Is it easier to modify your eating habits if you have compassion for yourself and your flaws, rather than beating yourself up for overindulging?
In 2007, a Wake Forest University clinical team conducted an experiment in which 84 female college students took part in a taste test. Doctors divided the women into two groups: one tasted donuts, with no input from the clinical team. The doctors told the second group of women, “I hope you won’t be hard on yourself. Everyone in the study eats this stuff, so I don’t think there’s any reason to feel real bad about it.”
After this lesson in self-compassion, the second group of study participants ended up eating less than the first group. Researchers thought that this might be because the second group had given themselves permission to eat the donuts. Some women in the first group ended up eating more, especially if these women regularly dieted, or had reported feeling guilty about eating fatty food. Researchers thought this group of women might be indulging in emotional eating as a way to block out guilty and self-critical feelings.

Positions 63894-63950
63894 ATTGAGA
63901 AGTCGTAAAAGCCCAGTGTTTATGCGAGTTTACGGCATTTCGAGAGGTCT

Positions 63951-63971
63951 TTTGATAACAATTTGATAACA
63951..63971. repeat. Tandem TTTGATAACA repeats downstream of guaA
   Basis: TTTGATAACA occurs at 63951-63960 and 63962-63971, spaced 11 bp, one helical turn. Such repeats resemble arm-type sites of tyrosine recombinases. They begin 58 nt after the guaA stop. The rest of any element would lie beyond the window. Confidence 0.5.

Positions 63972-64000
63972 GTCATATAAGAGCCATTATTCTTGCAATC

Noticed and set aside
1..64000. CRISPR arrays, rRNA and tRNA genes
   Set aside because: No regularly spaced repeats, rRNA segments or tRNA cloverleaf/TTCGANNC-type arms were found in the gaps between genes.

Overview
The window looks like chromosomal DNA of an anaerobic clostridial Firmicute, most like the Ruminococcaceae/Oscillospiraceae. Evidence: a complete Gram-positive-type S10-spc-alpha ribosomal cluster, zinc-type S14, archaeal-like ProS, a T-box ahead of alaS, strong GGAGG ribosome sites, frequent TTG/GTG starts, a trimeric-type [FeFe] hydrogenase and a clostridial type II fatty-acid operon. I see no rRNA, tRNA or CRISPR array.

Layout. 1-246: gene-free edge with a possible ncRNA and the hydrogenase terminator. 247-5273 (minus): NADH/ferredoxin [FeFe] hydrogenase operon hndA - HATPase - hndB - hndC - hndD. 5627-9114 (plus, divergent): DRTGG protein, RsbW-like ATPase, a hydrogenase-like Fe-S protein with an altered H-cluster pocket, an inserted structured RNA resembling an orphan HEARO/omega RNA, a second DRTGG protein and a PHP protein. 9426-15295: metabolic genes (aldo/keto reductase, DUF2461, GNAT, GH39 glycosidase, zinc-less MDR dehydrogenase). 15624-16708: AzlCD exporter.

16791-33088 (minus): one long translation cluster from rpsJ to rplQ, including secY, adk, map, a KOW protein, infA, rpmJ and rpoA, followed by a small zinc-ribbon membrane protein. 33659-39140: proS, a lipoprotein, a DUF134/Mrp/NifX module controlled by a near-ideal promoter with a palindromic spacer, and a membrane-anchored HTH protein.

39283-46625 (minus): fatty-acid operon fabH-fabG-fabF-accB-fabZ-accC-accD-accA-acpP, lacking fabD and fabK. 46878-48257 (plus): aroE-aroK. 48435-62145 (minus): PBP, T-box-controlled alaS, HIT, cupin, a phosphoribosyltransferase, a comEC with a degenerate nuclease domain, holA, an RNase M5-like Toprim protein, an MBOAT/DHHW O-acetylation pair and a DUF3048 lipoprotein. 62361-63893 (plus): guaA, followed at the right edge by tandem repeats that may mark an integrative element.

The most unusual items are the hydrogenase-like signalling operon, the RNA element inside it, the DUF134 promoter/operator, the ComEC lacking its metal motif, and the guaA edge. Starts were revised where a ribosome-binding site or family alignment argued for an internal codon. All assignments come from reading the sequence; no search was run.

The self-compassion theory has now begun to show up in diet books. Typically, diets involve self-discipline and deprivation. Diet-book authors like Harvard psychotherapist Jean Fain are penning tomes entitled “The Self-Compassion Diet,” in which dieters are instructed to be kind to themselves, rather than fall into a cycle of self-flagellation every time they cheat on their weight-loss plans.
Originally published on GrannyMed